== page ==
Health & safety
Warning – gem scams
A disturbingly large number of travellers continue to get bedazzled by gem deals. These too-good-to-be-true con tricks might involve buying gems for resale at a supposedly huge profit, or getting paid by wealthy dealers to cart gems then suddenly coming up against ‘customs problems’ that mean you have to shell out huge amounts, or some other cunning ploy.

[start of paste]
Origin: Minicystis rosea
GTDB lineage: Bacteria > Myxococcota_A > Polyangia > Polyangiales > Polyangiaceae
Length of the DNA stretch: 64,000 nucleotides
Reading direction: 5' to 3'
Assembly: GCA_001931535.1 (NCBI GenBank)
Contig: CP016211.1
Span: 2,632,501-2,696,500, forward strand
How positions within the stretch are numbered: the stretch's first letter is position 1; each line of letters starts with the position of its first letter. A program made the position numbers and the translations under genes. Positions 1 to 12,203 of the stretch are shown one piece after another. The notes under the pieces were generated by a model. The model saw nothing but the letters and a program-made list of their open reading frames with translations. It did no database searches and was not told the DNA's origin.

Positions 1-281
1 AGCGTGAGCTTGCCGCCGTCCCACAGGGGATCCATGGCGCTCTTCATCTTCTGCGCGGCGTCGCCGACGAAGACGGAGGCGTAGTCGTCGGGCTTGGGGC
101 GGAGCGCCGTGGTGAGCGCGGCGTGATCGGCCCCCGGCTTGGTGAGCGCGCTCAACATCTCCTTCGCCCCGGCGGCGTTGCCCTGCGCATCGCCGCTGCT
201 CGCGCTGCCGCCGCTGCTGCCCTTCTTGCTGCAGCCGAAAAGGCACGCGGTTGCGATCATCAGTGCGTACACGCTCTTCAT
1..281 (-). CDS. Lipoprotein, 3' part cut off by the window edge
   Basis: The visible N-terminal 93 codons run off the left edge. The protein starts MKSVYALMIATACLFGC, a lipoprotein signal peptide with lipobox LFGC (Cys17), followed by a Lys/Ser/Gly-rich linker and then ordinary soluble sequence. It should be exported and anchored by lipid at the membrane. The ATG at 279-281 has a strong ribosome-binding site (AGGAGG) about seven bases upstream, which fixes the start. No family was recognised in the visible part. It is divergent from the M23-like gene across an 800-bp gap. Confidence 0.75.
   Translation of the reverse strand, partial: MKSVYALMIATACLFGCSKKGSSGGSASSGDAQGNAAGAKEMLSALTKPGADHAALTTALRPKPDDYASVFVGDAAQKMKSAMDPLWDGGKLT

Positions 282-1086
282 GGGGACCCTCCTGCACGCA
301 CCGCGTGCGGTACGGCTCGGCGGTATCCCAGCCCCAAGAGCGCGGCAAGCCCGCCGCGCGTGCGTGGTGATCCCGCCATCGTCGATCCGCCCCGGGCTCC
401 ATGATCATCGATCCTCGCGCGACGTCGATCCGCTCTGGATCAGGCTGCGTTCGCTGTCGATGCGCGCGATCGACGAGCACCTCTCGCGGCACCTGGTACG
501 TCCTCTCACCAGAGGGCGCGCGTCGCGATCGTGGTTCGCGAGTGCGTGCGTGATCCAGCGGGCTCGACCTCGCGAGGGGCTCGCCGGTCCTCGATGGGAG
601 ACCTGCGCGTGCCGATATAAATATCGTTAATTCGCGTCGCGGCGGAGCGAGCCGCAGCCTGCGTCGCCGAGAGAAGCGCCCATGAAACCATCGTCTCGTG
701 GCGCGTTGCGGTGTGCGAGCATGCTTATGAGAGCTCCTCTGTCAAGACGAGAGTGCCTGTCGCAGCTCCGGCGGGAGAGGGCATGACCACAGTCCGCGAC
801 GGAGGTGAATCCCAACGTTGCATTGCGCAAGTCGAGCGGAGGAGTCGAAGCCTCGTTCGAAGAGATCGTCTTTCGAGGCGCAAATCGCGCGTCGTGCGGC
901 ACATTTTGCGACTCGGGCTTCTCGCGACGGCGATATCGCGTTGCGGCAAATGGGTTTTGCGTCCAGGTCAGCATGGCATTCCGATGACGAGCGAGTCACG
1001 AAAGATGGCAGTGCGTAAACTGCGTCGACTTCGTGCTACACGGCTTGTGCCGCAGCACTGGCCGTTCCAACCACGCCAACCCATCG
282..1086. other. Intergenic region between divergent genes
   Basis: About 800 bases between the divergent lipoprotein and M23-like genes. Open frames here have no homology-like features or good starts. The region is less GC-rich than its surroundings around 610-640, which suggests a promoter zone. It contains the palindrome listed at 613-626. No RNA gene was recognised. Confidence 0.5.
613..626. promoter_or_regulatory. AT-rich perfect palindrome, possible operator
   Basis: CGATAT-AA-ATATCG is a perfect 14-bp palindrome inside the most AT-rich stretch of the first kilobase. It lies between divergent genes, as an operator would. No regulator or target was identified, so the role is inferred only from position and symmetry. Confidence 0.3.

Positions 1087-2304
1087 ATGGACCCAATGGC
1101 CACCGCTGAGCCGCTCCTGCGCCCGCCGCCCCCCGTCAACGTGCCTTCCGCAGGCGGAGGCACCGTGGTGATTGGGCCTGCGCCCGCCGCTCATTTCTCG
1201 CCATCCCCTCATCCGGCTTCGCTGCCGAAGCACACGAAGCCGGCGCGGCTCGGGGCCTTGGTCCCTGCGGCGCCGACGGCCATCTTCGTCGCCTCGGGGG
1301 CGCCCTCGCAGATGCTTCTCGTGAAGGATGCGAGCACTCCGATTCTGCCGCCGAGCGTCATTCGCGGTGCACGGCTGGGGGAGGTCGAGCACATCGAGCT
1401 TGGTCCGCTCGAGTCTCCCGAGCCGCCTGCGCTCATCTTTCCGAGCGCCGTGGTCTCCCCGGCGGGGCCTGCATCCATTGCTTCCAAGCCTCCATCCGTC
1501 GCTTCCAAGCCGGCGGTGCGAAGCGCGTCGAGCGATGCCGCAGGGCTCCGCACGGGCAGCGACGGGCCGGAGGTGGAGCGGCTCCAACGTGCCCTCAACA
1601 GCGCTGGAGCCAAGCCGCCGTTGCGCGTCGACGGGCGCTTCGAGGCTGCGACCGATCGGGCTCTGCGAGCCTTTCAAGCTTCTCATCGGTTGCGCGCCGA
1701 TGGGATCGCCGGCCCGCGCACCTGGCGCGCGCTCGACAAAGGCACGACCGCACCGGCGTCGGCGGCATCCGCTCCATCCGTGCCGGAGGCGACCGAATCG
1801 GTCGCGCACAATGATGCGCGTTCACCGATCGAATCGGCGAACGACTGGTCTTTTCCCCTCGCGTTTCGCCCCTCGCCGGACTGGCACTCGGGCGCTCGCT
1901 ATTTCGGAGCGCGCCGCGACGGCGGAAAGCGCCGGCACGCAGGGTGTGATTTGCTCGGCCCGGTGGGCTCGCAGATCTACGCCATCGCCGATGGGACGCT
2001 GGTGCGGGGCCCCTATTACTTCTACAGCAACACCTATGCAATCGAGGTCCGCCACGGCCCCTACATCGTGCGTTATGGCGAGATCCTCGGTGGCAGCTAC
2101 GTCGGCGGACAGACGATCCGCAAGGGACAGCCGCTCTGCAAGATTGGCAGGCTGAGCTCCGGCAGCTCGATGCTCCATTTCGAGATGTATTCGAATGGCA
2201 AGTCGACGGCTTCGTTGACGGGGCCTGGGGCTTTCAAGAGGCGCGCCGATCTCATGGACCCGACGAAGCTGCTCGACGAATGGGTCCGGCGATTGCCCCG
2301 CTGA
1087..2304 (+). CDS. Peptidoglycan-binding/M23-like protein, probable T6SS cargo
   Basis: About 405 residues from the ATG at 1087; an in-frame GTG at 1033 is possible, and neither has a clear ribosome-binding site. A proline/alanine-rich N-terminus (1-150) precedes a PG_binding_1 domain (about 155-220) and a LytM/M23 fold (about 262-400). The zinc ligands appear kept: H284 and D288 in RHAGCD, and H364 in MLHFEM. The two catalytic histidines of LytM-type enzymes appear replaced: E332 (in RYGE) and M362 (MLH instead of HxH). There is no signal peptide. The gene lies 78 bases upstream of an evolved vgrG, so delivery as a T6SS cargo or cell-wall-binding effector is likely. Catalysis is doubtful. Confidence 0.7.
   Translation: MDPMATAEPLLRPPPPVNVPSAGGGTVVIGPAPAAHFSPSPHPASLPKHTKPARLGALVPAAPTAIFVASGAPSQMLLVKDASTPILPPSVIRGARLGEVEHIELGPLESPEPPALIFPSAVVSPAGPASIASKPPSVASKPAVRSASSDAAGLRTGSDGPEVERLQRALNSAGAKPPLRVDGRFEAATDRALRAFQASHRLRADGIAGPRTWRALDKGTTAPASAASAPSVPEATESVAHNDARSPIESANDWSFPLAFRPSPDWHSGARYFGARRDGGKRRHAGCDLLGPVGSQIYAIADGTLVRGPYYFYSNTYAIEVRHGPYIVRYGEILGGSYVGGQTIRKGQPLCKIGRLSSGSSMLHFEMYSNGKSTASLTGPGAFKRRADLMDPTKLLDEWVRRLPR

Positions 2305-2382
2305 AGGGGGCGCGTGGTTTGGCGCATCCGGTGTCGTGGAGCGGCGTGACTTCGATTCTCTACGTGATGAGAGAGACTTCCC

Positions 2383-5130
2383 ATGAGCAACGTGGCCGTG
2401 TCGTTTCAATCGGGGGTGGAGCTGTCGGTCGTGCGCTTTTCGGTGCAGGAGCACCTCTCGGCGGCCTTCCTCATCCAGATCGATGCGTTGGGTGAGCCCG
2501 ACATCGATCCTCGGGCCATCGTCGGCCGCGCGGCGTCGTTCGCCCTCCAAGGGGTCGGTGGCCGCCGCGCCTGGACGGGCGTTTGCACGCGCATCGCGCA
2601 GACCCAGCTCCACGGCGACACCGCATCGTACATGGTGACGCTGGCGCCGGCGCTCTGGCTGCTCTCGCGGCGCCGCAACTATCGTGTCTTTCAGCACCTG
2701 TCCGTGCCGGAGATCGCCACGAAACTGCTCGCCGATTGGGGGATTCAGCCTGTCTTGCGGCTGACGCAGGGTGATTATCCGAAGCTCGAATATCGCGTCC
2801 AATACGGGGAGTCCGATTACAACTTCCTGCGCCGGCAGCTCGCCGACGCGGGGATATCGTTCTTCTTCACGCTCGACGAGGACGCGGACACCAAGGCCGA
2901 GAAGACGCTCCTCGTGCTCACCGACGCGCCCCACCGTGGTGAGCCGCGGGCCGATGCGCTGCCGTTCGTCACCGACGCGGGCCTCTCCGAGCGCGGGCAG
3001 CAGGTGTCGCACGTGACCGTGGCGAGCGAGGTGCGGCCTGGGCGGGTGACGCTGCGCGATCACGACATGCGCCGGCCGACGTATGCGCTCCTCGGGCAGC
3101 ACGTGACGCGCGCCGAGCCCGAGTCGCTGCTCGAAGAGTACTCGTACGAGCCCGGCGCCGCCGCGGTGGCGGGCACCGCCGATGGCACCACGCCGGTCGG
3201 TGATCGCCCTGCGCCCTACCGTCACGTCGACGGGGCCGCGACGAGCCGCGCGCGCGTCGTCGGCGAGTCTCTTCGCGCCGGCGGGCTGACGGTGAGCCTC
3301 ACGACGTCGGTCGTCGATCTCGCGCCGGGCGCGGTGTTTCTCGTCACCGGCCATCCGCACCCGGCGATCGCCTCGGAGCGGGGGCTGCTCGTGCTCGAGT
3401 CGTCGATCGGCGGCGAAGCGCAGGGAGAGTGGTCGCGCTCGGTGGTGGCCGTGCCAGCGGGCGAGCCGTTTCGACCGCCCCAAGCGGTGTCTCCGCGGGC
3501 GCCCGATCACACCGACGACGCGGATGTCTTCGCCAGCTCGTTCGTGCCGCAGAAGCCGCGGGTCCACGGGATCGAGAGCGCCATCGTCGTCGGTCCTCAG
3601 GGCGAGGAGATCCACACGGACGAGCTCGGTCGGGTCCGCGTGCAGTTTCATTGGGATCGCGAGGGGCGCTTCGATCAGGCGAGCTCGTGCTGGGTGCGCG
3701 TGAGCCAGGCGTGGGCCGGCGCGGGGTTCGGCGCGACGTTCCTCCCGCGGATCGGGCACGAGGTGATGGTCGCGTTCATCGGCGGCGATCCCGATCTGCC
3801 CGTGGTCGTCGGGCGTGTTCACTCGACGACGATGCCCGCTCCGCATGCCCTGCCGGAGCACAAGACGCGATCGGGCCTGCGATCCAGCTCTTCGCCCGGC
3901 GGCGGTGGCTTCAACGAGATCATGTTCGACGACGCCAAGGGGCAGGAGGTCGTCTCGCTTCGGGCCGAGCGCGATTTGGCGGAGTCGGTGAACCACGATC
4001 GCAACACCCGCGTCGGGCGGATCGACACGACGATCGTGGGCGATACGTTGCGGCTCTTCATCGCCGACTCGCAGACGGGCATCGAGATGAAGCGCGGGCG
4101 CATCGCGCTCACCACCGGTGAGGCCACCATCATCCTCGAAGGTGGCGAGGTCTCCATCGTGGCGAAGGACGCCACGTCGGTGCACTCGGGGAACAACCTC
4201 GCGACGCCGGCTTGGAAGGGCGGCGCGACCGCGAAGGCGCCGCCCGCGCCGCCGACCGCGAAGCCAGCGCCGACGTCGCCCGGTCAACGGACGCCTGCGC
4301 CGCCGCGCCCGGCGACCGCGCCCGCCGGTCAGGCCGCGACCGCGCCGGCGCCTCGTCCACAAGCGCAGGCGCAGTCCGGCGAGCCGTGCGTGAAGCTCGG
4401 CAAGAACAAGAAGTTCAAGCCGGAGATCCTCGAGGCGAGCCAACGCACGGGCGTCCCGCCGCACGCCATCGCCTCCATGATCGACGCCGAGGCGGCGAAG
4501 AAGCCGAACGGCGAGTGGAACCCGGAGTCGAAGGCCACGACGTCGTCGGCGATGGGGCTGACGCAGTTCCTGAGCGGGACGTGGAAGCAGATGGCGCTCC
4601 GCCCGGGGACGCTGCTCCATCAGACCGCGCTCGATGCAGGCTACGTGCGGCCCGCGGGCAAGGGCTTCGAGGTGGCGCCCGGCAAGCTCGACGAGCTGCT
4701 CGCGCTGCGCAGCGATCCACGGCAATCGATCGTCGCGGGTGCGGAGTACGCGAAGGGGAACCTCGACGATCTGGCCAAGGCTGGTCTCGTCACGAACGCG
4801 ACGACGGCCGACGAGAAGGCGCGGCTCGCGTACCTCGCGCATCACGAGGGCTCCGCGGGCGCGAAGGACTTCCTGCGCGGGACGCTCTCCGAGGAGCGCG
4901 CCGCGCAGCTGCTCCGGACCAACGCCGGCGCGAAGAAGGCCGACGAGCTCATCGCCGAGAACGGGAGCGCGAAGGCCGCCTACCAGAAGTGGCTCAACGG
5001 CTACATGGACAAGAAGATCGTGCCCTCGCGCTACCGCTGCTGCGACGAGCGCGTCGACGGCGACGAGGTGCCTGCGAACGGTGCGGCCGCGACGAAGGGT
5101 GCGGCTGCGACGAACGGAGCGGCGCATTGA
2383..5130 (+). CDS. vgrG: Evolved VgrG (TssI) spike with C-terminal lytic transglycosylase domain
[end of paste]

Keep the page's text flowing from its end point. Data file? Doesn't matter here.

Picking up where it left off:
The con artists are invariably charming, often taking travellers to their homes and insisting on paying for meals. Mistaking a smooth operator for someone showing genuine Indian hospitality, the unsuspecting traveller begins to trust his or her new-found friend. The proposed moneymaking scheme a few days later seems too good to be true – and it is. If you buy gems for resale, they are usually worth a fraction of the price paid (or, if you agreed to have them sent, they never arrive, even if you see them posted in front of you). Hard-luck stories about an inability to obtain an export licence or having to pay huge taxes are not your problem. Testimonials from other happy gem-dealing punters are easy to fake. Don’t let the promise of easy money cloud your judgment.
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